“We strongly support AB 345 because it will address the environmental racism that many communities across California are facing due to their proximity to oil and gas facilities that harm their health. Our local air monitoring efforts and site visits with Forward Looking Infrared (FLIR) cameras have captured numerous leaks that are exposing people living, working, and playing nearby to dangerous levels of toxic air contaminants. Due to Kern County and local authorities favoritism of the oil industry, state action is long overdue to directly address the health harms and safety risks from oil and gas wells,” said Nayamín Martinez, Director of the Central California Environmental Justice Network (CCEJN).

“California needs to show leadership in creating good policies that protect the health of communities near fossil fuel operations, and this health and safety buffer zone proposal is a real solution which also demonstrates that Sacramento cares about our communities,” said Ashley Hernandez a Youth Organizer with Communities for a Better Environment who lives across the street from Warren E&P, one of the largest drilling sites in Wilmington, in Los Angeles County.

“This is extraordinary news! Finally, I can feel like the kids, our future, and our quality of life will be a priority, instead of industry profits. Passing this bill will be a way to show kids in poverty that living with so much pollution isn’t normal and that there are systems to protect them. In the end, the kids are our future,” said Anabel Marquez from Shafter, in Kern County. Anabel is the president of Committee for a Better Shafter and manages a community garden next to Sequoia Elementary School, where drill sites are in close proximity to the garden and school grounds.

“Every moment that we do not act, our most overburdened residents are paying the price with their health and quality of life,” stated Ingrid Brostrom with the Center on Race, Poverty & the Environment. “VISIÓN is committed to the principle that frontline communities must speak for themselves and lead the fight toward more just and equitable climate and pollution prevention policies in California.”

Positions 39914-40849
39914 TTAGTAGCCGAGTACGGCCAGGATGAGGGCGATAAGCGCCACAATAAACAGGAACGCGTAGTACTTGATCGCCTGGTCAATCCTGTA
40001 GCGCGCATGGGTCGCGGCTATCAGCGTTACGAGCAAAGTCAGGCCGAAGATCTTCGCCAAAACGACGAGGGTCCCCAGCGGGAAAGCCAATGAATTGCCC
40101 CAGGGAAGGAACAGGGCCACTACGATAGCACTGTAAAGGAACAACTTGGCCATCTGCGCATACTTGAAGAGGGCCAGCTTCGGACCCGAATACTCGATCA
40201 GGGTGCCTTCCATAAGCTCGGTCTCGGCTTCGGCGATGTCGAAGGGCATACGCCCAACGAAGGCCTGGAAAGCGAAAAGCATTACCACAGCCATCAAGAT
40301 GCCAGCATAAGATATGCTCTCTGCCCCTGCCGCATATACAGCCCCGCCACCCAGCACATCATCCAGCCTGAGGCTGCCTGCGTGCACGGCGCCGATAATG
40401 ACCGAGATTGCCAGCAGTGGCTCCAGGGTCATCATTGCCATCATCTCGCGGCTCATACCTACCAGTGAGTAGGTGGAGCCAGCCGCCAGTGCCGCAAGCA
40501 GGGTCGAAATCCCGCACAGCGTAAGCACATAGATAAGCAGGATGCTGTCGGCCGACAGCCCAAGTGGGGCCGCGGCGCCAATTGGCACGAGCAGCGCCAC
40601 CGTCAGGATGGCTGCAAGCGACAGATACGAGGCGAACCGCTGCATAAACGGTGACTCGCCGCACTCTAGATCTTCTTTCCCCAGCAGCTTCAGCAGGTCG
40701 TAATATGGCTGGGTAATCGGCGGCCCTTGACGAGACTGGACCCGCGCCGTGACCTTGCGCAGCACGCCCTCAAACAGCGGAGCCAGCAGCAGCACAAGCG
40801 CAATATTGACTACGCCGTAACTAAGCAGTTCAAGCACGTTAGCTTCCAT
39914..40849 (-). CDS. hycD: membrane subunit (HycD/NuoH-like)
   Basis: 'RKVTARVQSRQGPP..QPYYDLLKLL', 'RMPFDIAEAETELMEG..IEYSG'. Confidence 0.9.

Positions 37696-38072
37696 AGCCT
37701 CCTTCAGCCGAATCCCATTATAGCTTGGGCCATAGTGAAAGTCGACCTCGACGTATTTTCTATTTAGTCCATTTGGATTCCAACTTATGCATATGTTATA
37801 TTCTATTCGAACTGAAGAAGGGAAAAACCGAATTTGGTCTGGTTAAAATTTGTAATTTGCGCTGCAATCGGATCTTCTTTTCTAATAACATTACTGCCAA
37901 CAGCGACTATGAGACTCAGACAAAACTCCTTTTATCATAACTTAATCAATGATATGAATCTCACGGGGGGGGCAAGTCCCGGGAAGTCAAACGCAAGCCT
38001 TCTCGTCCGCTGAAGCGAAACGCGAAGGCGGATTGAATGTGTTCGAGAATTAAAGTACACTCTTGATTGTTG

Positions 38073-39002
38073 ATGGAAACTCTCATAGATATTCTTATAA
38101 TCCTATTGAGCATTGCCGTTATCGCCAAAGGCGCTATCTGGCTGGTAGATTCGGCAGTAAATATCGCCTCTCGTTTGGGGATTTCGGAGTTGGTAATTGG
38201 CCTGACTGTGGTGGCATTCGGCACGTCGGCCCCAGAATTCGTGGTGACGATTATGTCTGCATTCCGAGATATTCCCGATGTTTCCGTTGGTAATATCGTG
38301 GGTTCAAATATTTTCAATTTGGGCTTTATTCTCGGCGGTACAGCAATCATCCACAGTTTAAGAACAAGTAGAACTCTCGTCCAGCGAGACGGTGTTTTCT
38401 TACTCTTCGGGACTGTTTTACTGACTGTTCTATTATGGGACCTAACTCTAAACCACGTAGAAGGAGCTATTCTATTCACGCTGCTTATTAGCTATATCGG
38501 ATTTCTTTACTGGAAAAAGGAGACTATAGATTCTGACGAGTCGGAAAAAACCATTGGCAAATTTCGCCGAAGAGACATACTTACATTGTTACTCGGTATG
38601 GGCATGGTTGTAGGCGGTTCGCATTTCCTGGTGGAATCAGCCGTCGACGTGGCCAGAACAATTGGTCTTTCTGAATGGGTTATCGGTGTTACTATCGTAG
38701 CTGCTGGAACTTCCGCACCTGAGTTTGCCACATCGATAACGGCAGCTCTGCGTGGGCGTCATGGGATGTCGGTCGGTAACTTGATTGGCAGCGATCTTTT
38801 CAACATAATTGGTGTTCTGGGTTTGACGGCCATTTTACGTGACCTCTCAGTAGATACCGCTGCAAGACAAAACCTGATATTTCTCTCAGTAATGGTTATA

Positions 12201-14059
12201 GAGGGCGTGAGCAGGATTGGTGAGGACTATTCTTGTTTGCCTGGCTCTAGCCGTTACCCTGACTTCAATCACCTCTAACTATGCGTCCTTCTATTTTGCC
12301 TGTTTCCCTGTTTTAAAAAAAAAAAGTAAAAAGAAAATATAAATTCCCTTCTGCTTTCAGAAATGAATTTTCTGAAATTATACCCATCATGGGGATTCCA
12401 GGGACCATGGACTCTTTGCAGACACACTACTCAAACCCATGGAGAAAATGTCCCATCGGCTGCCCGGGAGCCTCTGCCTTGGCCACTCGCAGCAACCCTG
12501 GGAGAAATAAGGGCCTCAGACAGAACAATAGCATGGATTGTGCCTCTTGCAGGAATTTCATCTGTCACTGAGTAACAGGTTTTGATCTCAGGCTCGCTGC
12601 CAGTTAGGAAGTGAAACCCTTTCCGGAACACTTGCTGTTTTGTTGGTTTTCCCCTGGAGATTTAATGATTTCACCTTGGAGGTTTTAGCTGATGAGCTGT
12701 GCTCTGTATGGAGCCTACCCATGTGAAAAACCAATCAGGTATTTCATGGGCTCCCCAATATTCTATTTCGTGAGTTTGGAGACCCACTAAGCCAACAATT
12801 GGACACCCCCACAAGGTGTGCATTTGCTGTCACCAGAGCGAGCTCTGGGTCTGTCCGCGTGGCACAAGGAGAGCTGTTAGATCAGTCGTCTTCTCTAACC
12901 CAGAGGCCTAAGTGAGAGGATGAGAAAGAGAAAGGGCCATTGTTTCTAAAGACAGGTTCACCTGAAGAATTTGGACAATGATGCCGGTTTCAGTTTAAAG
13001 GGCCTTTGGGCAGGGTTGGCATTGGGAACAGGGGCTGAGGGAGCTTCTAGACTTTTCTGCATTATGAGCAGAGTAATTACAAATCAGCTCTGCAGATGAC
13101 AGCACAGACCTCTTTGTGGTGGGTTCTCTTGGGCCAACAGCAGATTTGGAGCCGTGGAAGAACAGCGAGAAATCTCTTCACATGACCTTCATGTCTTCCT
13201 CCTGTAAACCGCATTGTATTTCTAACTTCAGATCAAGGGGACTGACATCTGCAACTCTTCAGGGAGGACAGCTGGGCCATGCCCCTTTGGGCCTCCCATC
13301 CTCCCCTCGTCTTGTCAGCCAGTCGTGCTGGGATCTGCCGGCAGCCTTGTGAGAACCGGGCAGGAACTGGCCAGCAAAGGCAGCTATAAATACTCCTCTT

“Oil and gas operations within this health and safety zone must be phased out of communities. In  the words of our residents: ‘No drilling where we are living,’” shared Martha Dina Argüello, Executive Director for Physicians for Social Responsibility, Los Angeles (PSR-LA). “Our communities believe that closing these dangerous sites can be the impetus to make room for healthy land uses, ones that are health promoting and create real, sustainable economic opportunities for our neighborhoods,” Martha Dina Argüello stated.

Founding organizations and coalitions are:

Central California Asthma Collaborative (CCAC)

Central California Environmental Justice Network (CCEJN)

Center on Race, Poverty, and the Environment (CRPE)

Central Valley Air Quality Coalition (CVAQ)

Communities for a Better Environment (CBE)

Physicians for Social Responsibility-Los Angeles (PSR-LA)

¡SALUD! Kern County

California Environmental Justice Alliance (CEJA)

Californians Against Fracking and Dangerous Drilling (CAF)